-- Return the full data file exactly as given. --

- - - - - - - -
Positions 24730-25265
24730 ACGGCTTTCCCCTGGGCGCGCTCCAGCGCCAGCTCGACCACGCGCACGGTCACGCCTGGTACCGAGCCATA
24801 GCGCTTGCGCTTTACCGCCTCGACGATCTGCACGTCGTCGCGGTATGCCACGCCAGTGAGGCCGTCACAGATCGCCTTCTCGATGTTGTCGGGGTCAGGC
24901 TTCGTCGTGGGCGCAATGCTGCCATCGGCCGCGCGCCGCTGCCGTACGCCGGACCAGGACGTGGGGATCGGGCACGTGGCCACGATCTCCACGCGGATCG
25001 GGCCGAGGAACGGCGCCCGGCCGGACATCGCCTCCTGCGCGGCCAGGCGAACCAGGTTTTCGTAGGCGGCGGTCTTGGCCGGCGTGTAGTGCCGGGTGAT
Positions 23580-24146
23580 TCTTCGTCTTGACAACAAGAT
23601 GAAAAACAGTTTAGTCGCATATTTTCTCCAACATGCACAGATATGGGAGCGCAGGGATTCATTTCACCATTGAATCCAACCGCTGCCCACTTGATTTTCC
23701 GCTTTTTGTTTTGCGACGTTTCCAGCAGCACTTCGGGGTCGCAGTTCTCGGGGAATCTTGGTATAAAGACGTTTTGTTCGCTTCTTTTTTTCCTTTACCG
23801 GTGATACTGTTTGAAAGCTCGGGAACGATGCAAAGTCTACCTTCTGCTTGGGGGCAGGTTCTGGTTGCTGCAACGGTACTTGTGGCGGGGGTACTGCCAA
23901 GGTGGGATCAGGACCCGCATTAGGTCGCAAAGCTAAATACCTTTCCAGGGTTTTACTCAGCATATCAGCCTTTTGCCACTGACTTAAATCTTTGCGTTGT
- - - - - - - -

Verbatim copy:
Positions 24730-25265
24730 ACGGCTTTCCCCTGGGCGCGCTCCAGCGCCAGCTCGACCACGCGCACGGTCACGCCTGGTACCGAGCCATA
24801 GCGCTTGCGCTTTACCGCCTCGACGATCTGCACGTCGTCGCGGTATGCCACGCCAGTGAGGCCGTCACAGATCGCCTTCTCGATGTTGTCGGGGTCAGGC
24901 TTCGTCGTGGGCGCAATGCTGCCATCGGCCGCGCGCCGCTGCCGTACGCCGGACCAGGACGTGGGGATCGGGCACGTGGCCACGATCTCCACGCGGATCG
25001 GGCCGAGGAACGGCGCCCGGCCGGACATCGCCTCCTGCGCGGCCAGGCGAACCAGGTTTTCGTAGGCGGCGGTCTTGGCCGGCGTGTAGTGCCGGGTGAT
Positions 23580-24146
23580 TCTTCGTCTTGACAACAAGAT
23601 GAAAAACAGTTTAGTCGCATATTTTCTCCAACATGCACAGATATGGGAGCGCAGGGATTCATTTCACCATTGAATCCAACCGCTGCCCACTTGATTTTCC
23701 GCTTTTTGTTTTGCGACGTTTCCAGCAGCACTTCGGGGTCGCAGTTCTCGGGGAATCTTGGTATAAAGACGTTTTGTTCGCTTCTTTTTTTCCTTTACCG
23801 GTGATACTGTTTGAAAGCTCGGGAACGATGCAAAGTCTACCTTCTGCTTGGGGGCAGGTTCTGGTTGCTGCAACGGTACTTGTGGCGGGGGTACTGCCAA
23901 GGTGGGATCAGGACCCGCATTAGGTCGCAAAGCTAAATACCTTTCCAGGGTTTTACTCAGCATATCAGCCTTTTGCCACTGACTTAAATCTTTGCGTTGT